2015-01-01

    Graphical abstract: - Highlights: • An iron and titanium co-pillared montmorillonite (Fe-Ti/MMT) was synthesized for arsenite removal. • Variety of characterization results indicated that Fe and Ti species were pillared in MMT. • A possible mechanism of arsenite adsorption/oxidation with UV light was established. • The participation of Fe component can promote the process of photocatalytic oxidation in Fe-Ti/MMT + As(III) system. • Fe-Ti/MMT can function as both photocatalyst and adsorbent for arsenite removal. - Abstract: A series of iron and titanium co-pillared montmorillonites (Fe-Ti/MMT) were prepared using hydrolysis of inserted titanium and different iron content in montmorillonite (MMT). The Fe-Ti/MMT were characterized by X-ray fluorescence, N{sub 2} adsorption and desorption, X-ray diffraction, scanning electron microscopy (SEM) and transmission electron microscopy (TEM), confirming the effective insertion of Fe species and TiO{sub 2} in the MMT. The Fe-Ti/MMT was used to remove arsenite (As(III)) from aqueous solutions under different conditions. The result of As(III) adsorption under UV irradiation showed that the photo activity can be enhanced by incorporating Fe and Ti in MMT. Fourier-transform infrared spectroscopy (FTIR) and X-ray photoelectron spectroscopy (XPS) analysis indicated that the hydroxyl groups bonded to metal oxide (M–OH) played an important role in the adsorption of As(III)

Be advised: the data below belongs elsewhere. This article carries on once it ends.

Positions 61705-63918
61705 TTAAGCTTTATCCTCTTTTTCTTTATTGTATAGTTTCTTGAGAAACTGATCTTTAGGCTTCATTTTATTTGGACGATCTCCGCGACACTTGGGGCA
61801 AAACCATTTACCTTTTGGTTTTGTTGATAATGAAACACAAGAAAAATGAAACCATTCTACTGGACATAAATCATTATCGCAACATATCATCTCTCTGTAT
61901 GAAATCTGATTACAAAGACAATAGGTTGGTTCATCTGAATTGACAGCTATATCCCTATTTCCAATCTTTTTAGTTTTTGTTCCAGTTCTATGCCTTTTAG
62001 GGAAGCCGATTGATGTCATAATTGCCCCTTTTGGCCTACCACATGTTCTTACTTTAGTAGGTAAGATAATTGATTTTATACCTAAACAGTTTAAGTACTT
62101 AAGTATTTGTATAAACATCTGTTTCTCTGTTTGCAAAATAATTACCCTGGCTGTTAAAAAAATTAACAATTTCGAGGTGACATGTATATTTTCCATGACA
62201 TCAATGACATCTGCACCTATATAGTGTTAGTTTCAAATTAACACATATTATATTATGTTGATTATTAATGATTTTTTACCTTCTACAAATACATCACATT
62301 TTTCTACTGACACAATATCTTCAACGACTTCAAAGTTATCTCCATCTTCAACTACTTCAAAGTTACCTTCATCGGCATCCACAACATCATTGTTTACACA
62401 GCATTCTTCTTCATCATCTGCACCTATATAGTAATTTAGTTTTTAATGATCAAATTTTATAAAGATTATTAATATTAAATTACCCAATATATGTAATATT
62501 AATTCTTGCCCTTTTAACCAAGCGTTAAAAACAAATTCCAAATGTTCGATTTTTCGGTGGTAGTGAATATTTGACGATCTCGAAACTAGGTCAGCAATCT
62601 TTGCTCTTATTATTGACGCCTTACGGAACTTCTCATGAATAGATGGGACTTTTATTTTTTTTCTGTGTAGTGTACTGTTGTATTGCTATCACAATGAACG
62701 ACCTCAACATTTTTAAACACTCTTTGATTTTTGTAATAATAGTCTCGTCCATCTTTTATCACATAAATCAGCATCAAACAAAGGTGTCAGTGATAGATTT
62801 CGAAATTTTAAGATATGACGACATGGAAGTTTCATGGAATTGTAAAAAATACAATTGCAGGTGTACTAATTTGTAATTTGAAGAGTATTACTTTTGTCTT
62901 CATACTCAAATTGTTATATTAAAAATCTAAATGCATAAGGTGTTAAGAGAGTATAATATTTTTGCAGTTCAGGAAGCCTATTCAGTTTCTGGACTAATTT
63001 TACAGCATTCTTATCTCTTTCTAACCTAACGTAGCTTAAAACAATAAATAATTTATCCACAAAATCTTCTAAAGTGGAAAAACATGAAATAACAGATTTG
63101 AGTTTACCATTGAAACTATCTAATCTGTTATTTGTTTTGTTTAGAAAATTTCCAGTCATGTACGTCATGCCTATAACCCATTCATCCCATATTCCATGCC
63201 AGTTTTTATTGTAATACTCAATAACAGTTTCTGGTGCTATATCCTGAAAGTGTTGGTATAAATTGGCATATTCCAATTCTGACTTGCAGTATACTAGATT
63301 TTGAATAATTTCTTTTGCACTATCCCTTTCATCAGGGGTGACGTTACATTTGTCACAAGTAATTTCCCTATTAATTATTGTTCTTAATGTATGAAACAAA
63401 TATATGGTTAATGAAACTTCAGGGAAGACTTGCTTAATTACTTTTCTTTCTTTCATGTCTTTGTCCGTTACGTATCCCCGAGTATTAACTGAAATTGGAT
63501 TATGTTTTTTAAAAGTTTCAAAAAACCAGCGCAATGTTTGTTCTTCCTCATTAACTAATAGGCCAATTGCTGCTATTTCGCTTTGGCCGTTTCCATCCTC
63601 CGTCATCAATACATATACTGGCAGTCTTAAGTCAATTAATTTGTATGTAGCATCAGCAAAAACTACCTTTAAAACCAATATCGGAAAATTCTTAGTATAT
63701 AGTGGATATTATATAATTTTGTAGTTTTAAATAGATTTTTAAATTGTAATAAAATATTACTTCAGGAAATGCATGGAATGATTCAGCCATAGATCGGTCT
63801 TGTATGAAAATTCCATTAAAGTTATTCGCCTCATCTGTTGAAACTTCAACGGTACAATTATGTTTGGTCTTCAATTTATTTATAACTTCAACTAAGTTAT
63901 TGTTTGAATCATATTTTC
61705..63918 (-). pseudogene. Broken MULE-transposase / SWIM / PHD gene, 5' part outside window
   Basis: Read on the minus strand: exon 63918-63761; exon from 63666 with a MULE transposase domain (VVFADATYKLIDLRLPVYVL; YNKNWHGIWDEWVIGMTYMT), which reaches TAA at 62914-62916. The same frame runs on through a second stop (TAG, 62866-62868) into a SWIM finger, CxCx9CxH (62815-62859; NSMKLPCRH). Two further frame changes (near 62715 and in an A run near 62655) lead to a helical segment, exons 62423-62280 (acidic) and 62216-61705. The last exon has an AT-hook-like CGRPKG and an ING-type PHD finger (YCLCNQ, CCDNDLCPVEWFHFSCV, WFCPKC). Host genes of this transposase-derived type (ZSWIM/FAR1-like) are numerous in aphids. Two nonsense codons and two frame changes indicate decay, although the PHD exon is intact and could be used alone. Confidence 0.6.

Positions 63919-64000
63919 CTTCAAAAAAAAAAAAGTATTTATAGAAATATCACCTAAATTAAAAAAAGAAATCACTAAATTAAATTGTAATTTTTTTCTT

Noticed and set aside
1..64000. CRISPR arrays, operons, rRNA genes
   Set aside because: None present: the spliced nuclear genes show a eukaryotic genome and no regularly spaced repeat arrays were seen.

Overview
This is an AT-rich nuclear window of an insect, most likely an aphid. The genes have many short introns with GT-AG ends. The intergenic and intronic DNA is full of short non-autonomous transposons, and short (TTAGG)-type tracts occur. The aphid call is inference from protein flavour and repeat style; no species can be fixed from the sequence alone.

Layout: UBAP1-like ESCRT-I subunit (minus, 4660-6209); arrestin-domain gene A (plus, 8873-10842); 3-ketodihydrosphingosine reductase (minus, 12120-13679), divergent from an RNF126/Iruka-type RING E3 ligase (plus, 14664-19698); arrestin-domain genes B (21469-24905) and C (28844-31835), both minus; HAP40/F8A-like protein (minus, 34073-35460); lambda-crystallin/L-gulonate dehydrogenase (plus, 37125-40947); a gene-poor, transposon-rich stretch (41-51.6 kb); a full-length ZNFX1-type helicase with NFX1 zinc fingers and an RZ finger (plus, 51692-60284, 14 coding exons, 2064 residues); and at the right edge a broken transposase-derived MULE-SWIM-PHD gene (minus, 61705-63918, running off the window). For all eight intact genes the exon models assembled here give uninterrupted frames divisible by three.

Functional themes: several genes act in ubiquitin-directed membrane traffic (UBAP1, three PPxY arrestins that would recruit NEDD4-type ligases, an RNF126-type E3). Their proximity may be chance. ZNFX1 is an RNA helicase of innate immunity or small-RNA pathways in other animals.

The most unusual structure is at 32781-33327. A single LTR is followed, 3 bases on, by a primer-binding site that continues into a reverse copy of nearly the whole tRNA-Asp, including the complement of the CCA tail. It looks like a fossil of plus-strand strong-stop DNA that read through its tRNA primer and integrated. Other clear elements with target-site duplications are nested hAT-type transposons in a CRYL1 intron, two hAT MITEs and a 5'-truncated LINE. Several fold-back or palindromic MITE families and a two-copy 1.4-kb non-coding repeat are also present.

2. Roles of oxidative stress and the ERK1/2, PTEN and p70S6K signaling pathways in arsenite-induced autophagy.

    Science.gov (United States)

    Huang, Ya-Chun; Yu, Hsin-Su; Chai, Chee-Yin

    2015-12-15